Wednesday, July 1, 2009

Five small glass jars

You’re the cream in my coffee,
You’re the salt in my stew;
You will always be my necessity--
I’d be lost without you.

B.G. DeSylva / Lew Brown / Ray Henderson

To hear Nat King Cole sing "You're the Cream in My Coffee," click here.

OK, so this is really about yogurt, but I couldn't think of any songs about yogurt off hand. I'm sure someone, maybe even Stephen Sondheim, has written about the sour thick dairy product I put in my morning smoothie, but frankly, if I can't think of a song to fit my topic easily, it probably doesn't exist.

My morning ritual these days, aside from the 3s routine and shooting the dog at 7 am, revolves around two liquids. When I first get up, I head to the kitchen and make myself a bowl of café au lait. Yes, I said bowl, and that's this morning's bowl at the top of the page. When I'm not drinking coffee out of it, the bowl serves well to hold a full can's worth of Campbell's Tomato Soup.

I grind my beans, pour the grounds into the small metal container and then tamp them down. Fill the espresso machine with enough water to make 4 cups of espresso and fill the milk pitcher with a combination of hazelnut creamer and whole milk. Once the milk has been steamed and frothed, and the coffee brewed, I sprinkle some Saigon cinnamon on the top and sit back to slowly sip the broth, covering my mustache with white foam, as I contemplate the day ahead.

Once I've finished my coffee, it's time to shoot the dog. Rocky, our 12 year old male MinPin, is diabetic and has to have insulin shots twice a day. Over time I have learned that if Rocky has a doggie biscuit in his mouth, I can stick a needle in his neck and he doesn't bite me. We've been giving Rocky shots for about eight years now. I don't know why it took me so long to learn this trick.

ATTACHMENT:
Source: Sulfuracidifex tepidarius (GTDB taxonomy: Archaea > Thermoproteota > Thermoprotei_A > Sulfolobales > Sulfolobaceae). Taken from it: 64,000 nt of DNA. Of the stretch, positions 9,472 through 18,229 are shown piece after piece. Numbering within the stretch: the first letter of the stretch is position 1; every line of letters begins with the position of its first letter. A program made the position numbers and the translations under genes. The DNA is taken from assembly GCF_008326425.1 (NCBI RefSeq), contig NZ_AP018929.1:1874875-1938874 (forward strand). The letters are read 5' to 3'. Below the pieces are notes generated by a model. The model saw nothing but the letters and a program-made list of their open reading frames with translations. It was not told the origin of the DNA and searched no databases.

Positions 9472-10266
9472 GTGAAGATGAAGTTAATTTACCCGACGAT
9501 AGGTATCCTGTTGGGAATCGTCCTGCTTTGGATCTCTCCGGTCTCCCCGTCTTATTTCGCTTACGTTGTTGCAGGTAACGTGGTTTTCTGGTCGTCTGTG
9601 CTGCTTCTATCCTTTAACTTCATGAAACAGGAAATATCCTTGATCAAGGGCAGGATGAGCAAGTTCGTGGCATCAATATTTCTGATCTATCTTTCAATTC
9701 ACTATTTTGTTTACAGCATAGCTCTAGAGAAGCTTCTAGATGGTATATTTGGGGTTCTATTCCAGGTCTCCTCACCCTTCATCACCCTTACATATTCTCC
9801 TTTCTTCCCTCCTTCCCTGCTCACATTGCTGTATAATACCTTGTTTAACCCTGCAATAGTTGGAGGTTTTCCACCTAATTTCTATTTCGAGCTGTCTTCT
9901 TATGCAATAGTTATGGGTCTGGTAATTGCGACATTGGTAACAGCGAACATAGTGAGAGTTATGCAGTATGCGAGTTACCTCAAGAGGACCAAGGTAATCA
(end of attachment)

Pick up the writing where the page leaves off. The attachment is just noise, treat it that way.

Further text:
Ingredients: Culture, Dry Milk, Whole Milk That's ALL!
Taken 6/30/09 in Missoula, Montana

Like many children of the 60s, I have many strange and wonderful kitchen gadgets gathering dust around the house. Fondue pots, salad spinners, and we won't talk about all the different gadgets designed to pop corn. I even have not one, but two yogurt makers. And this week, I finally got tired of seeing one of them sit neglected on top of the kitchen cabinets.

The next part of my morning ritual involves making a berry smoothie. The smoothie is a combination of açai juice, vanilla yogurt, protein whey powder, a banana and a handful or two of frozen raspberries, blueberries and marionberries,which I blend together in my smoothie maker. It seems I'm always running out of one or another of these ingredients, and the mix just isn't the same if you change or omit anything. (I know, consistency IS the bugaboo of small minds.)

Strangely enough, the item that is absolutely essential--and most likely to be missing from my pantry--is yogurt. I'm very particular about the yogurt I buy, and sometimes none of my brands are on the shelf in the supermarket. What's a mother to do? Well, I have these yogurt makers, don'cha know.

I haven't actually made yogurt in a good many years. The one "maker" just sits up on top the kitchen cabinet attracting grease and dust. The other is in storage at my mountain cabin. But it can't be all that difficult, right? I have done it before. So Tuesday evening, June 30th, I searched on line for a way to make yogurt in a Salton yogurt maker--and I found several versions of the same basic recipe. Now the machine they all described didn't seem to match mine at all. For one thing, there is no light on my gadget to tell me that it's actually working. For another, instead of having one large container, mine has five small (6 oz approximately) glass jars. But what the hey.

Five small glass jars with freshly made yogurt
Taken 7/1/09 in Missoula Montana